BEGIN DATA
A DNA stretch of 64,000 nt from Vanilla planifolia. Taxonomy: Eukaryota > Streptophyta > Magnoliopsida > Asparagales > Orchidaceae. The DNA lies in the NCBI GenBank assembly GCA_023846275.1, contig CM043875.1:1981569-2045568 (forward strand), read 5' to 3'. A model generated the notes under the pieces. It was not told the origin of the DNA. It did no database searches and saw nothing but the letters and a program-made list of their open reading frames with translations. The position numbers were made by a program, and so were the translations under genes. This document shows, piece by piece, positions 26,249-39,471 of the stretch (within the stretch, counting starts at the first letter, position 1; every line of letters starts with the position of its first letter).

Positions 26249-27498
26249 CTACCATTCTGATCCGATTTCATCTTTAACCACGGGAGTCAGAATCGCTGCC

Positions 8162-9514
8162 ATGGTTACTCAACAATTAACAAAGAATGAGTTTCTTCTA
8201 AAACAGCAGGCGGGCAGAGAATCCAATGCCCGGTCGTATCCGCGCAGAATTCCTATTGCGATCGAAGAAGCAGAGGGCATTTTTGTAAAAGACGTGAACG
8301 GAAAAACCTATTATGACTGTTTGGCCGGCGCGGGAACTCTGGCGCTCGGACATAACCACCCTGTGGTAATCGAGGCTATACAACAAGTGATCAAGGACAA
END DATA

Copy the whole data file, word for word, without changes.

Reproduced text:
A DNA stretch of 64,000 nt from Vanilla planifolia. Taxonomy: Eukaryota > Streptophyta > Magnoliopsida > Asparagales > Orchidaceae. The DNA lies in the NCBI GenBank assembly GCA_023846275.1, contig CM043875.1:1981569-2045568 (forward strand), read 5' to 3'. A model generated the notes under the pieces. It was not told the origin of the DNA. It did no database searches and saw nothing but the letters and a program-made list of their open reading frames with translations. The position numbers were made by a program, and so were the translations under genes. This document shows, piece by piece, positions 26,249-39,471 of the stretch (within the stretch, counting starts at the first letter, position 1; every line of letters starts with the position of its first letter).

Positions 26249-27498
26249 CTACCATTCTGATCCGATTTCATCTTTAACCACGGGAGTCAGAATCGCTGCC

Positions 8162-9514
8162 ATGGTTACTCAACAATTAACAAAGAATGAGTTTCTTCTA
8201 AAACAGCAGGCGGGCAGAGAATCCAATGCCCGGTCGTATCCGCGCAGAATTCCTATTGCGATCGAAGAAGCAGAGGGCATTTTTGTAAAAGACGTGAACG
8301 GAAAAACCTATTATGACTGTTTGGCCGGCGCGGGAACTCTGGCGCTCGGACATAACCACCCTGTGGTAATCGAGGCTATACAACAAGTGATCAAGGACAA